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  • Dylan Anderson

Smoke from Canadian fires looks to linger in the Yampa Valley to start week

Wind looks to shift on Tuesday, likely pushing smoke out of the valley.

Smoke in Yampa Valley
The Flat Tops disappeared behind smoke lingering in the Yampa Valley on Sunday evening. (Dylan Anderson/The Yampa Valley Bugle)

Smoke lingering throughout the Yampa Valley comes from about a dozen different wildfires burning in Canada and will likely continue to start the week.


Megan Sanders, a meteorologist with the National Weather Service in Grand Junction, said most of the fires bringing smoke to the valley are in Alberta and has reduced visibility across much of the Western Slope in recent days.

“It hasn’t been too bad, just kind of hazy,” Sanders said.


The weather pattern looks to shift to coming from the southwest as early as Tuesday though, which should improve smoke impacts, Sanders said. According to Purple Air, air quality in Steamboat Springs has often been in the 51-100 range, which is considered acceptable though there may be health risks if exposed for more than 24 hours, especially to those who are unusually sensitive to air pollution.


Mike Weissbluth, a local meteorologist who runs the forecasting website Snowalarm.com, said he recently added air quality information from Purple Air and smoke model forecasts from the National Oceanic and Atmospheric Administration to his website. The latter of those doesn’t actually show much smoke coming into Colorado.


“It’s a bummer to have the haze in the area so soon,” Weissbluth said. “This has really been around for a couple of days and we’re in a stagnant upper air pattern and it could be that the smoke is sort of being recirculated even though no more new sources are coming in.”


Early Monday, downtown Steamboat Springs was measuring air quality at 56 parts per million, but other sensors around the county were seeing worse, but still acceptable air quality. A reading near Thunderhead Lodge at Steamboat Resort was at 76, one near Pearl Lake in North Routt was at 81, and another south of Stagecoach Reservoir was at 67. Impacts are worse along the Front Range with some readings as high as 150 south of the Denver metro area.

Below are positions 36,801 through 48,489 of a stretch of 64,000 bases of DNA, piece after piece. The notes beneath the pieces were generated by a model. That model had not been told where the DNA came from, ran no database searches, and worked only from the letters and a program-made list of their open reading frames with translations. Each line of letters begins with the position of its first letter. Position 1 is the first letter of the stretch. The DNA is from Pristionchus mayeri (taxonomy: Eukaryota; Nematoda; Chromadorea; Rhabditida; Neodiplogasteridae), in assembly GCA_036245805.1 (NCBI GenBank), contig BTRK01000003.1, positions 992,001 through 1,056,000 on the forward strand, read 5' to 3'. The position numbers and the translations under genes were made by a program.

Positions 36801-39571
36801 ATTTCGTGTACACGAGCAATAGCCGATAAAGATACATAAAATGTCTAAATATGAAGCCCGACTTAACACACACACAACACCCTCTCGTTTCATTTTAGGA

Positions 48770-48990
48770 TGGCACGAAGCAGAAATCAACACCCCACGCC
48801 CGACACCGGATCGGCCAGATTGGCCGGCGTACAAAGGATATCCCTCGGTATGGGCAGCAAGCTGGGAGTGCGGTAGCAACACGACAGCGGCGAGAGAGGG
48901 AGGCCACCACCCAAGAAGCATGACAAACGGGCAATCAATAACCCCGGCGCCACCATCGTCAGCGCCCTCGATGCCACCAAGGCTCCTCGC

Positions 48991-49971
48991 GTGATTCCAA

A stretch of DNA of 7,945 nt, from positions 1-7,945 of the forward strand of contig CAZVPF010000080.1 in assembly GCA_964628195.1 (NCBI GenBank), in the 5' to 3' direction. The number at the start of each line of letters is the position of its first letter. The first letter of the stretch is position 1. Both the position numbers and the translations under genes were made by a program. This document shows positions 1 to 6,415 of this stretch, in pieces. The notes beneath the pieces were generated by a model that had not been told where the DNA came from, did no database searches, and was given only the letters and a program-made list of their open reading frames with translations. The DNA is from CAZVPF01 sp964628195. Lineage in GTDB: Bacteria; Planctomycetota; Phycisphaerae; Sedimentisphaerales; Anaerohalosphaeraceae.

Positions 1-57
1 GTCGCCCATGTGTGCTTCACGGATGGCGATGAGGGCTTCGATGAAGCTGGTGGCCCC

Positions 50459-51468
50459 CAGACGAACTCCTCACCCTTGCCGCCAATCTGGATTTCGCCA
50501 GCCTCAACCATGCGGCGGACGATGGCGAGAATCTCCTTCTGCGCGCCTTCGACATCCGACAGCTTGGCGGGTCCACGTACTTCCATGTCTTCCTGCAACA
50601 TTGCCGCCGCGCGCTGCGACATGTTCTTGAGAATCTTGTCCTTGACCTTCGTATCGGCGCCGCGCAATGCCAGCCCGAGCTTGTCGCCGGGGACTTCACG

Weissbluth said the smoke would likely linger on Monday before winds shift to the west and then southwest by Tuesday. As the pattern shifts, Weissbluth said he expects some rain on Monday afternoon, followed by better chances on Tuesday and Wednesday afternoon.


“When it changes the flow to be from the southwest that’s going to draw moisture up,” Weissbluth said.

The afternoon storms come as things heat up through the day, creating energy in the atmosphere that peaks in the afternoon and often leads to rain. Sanders referred to this as “diurnal heating,” and noted that once the sun starts to set the chances for these storms diminish.


Drier air looks to move over the valley for the latter half of the week, though afternoon storms are still possible. Weissbluth said this will come with an increase in temperature to the low to mid-70s, which is about five degrees above average for late May.


“Dry air from the southwest gets brought overhead by Thursday,” Weissbluth said. “Right now, it does look like the storms will clear on Thursday and the temperatures will increase.”

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